The government should be more frank about its role in targeting Canadians fighting with overseas terrorist groups, the country’s former top military lawyer told a national security podcast.
“I think as a general rule it would be better if our government could find ways to have that discussion,” Blaise Cathcart, who retired last year as Judge Advocate General, told A Podcast Called Intrepid.
Since Global News revealed in May that the military coalition that Canada belongs to in Syria and Iraq has targeted several Canadian citizens in airstrikes, the Liberals have had little to say on the issue.
But in the interview with podcast hosts Prof. Craig Forcese and Prof. Stephanie Carvin, Cathcart shed some light on Canada’s approach and countered those who argued it was illegal for the government to target its own citizens.
He said that during an armed conflict, the military could legally kill enemy combatants.
“Once you’re in that armed conflict paradigm, terms like targeted killing don’t exist,” he said. “You’re allowed to attack, capture, destroy valid military objectives. They can be people. They can be objects.”
During coalition military operations, targeting lists were produced and teams that included Canadian military lawyers analysed potential targets to ensure each strike was legal and worthwhile, he said.
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Cathcart came out in support of more government transparency on the issue, even though Canada’s adversaries might benefit from more public disclosure of military decision-making.
“There’s a very real challenge because … a lot of those who are enemies, or planning to do harm to us, would love to know in more detail how we do business because they will use that to their advantage,” he said.
“So it’s a difficult balance.”
“I would still say there’s room. There’s room for governments today, as the U.K. has demonstrated — whether it’s this or international humanitarian intervention topics — to put some things out there on the record that I think, in many ways, most Canadians would feel pretty confident that decision-makers are thinking about these things.”
Global News has reported that a secret military briefing note dating back to 2015 laid out the legal justification for airstrikes targeting Canadian foreign terrorist fighters in Iraq and Syria. Three Canadians were targeted in just the first year of the coalition mission, it said.
The document went on to say that “while the nationality of targeted individuals is – in the context of the Law of Armed Conflict – not an issue, domestic Canadian policy, political, and legal concerns may emerge.”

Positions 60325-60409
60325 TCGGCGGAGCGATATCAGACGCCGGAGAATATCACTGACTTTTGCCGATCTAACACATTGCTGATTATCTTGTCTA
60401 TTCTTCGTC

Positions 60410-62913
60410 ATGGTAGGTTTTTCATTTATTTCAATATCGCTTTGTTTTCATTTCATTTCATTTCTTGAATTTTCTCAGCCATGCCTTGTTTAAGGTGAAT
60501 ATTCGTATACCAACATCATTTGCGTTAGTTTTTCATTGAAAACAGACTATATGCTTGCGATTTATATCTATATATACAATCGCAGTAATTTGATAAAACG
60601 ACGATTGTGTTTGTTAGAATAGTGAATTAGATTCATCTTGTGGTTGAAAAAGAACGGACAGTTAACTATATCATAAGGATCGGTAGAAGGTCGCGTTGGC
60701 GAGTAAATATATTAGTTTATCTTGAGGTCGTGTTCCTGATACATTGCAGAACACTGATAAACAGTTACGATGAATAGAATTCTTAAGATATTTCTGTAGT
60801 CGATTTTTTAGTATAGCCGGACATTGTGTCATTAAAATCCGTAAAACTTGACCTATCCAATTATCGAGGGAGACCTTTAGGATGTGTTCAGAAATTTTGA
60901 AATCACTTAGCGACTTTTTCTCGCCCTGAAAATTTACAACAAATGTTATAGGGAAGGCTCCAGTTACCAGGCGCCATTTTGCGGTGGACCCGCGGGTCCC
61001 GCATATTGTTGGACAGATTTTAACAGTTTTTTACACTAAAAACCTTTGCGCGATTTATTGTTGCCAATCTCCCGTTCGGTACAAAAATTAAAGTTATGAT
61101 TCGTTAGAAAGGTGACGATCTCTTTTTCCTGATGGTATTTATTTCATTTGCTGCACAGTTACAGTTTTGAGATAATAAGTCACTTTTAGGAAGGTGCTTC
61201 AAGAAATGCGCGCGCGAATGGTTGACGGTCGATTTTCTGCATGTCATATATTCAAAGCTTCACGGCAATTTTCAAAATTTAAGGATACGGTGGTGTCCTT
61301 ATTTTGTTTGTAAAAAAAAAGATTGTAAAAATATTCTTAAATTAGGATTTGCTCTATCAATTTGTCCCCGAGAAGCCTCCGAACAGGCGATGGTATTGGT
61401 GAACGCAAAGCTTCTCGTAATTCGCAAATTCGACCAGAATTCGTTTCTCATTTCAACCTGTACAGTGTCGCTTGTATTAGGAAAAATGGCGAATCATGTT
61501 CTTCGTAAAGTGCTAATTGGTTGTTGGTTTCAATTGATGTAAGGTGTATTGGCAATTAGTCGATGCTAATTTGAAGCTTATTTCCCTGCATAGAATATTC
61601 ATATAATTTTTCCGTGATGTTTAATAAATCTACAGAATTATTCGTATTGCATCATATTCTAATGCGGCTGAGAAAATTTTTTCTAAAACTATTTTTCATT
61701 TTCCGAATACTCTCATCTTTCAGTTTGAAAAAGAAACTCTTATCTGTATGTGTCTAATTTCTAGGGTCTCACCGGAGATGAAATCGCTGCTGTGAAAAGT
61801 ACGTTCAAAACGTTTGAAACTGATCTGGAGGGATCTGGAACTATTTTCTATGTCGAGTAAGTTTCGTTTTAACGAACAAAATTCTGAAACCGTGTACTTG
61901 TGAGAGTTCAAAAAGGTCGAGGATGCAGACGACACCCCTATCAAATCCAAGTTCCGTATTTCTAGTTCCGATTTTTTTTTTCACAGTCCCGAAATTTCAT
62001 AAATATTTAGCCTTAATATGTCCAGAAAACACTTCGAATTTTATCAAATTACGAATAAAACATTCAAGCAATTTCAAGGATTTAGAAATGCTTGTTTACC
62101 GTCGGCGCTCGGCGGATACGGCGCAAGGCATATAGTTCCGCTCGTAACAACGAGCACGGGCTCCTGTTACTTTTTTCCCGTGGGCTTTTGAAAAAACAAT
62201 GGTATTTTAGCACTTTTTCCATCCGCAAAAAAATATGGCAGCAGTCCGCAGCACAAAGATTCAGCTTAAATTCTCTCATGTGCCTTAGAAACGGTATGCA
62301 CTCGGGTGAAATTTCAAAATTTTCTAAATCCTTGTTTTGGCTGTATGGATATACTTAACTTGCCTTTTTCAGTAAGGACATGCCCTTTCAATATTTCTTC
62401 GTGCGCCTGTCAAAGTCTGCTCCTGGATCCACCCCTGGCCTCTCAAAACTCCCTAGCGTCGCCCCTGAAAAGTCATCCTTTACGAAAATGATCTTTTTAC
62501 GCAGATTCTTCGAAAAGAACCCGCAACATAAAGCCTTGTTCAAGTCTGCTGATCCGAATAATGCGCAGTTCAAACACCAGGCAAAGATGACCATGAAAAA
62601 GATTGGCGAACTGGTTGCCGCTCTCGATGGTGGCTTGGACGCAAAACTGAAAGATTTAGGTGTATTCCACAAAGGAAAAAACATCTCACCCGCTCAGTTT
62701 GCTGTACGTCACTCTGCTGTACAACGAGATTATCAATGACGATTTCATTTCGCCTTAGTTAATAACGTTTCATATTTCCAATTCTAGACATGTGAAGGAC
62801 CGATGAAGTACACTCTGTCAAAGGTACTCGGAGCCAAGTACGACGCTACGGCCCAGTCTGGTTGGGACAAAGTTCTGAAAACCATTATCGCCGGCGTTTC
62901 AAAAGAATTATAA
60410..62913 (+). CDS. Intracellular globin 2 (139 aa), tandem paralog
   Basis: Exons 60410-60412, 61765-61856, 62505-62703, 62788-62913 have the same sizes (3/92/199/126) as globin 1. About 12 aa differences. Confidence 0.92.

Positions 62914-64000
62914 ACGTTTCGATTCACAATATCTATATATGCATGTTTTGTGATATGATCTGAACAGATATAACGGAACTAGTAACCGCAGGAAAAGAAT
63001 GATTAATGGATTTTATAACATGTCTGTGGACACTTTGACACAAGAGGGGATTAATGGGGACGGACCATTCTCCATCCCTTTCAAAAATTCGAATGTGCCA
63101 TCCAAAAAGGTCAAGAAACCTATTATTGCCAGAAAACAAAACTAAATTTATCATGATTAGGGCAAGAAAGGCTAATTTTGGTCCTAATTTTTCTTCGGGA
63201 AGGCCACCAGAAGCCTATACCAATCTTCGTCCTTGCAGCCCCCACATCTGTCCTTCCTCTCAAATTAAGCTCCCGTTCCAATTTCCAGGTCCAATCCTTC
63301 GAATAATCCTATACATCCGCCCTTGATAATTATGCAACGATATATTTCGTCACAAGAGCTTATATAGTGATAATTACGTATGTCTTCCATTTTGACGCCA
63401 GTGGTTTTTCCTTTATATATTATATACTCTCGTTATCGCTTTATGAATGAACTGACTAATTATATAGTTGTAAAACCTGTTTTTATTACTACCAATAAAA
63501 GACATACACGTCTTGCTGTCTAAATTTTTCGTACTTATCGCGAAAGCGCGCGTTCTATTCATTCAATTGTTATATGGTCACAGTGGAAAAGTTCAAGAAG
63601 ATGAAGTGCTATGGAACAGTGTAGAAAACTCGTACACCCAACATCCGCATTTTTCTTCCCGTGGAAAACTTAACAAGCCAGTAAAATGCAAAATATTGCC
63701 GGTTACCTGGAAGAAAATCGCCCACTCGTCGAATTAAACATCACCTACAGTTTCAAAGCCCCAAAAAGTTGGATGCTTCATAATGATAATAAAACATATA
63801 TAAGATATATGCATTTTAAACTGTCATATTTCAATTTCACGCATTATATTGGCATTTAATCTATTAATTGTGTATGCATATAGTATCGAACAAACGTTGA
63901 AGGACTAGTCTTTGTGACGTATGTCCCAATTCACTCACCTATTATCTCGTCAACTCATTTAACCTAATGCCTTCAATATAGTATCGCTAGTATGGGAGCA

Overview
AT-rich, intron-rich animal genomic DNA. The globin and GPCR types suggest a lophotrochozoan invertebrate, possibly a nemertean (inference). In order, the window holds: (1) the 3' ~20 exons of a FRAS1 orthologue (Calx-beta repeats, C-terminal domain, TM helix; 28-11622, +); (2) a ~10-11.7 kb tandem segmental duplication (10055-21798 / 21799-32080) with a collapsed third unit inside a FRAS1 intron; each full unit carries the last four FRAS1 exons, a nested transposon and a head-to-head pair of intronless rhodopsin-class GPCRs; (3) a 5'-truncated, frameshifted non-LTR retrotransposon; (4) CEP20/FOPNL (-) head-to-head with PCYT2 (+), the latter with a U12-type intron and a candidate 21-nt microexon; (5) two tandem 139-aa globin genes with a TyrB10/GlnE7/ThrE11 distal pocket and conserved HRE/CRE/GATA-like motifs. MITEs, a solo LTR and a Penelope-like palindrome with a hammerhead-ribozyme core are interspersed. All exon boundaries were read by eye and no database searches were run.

Those legal and policy questions likely include how the Charter of Rights and Freedoms would interpret the participation of the government in the targeted killings of Canadians in combat zones.
Targeted killings became a political issue in Ottawa last fall after the United Kingdom and United States said they preferred to kill foreign ISIS fighters overseas than have them return home.
The Liberal government, however, had a different message. Public Safety Minister Ralph Goodale told the CBC that “Canada does not engage in death squads.” Defence Minister Harjit Sajjan has said only that Canada follows the law of armed conflict.
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Leah West, a lawyer with the National Security Litigation Group at the Department of Justice, told the podcast hosts that targeting Canadians because they were combatants wasn’t the same as targeting combatants because they were Canadian. (She was not speaking as a representative of the Justice department.)
“The difference is, in some of this conversation about targeted killing, is the difference between targeting people who are bad guys and Canadian, and targeting people because they’re Canadian and bad guys,” said West, who is also the Anti-Terrorism Research Fellow at the University of Ottawa.
“We’ve seen some of the political dialogue about targeting people before they come back to Canada, as if that’s the reason to target them, because they might come back,” she said.
“Well, that’s not the appropriate response under the law of armed conflict, because they’re Canadian and might come back. The reason to target them is because they’re … a combatant on the battle space.”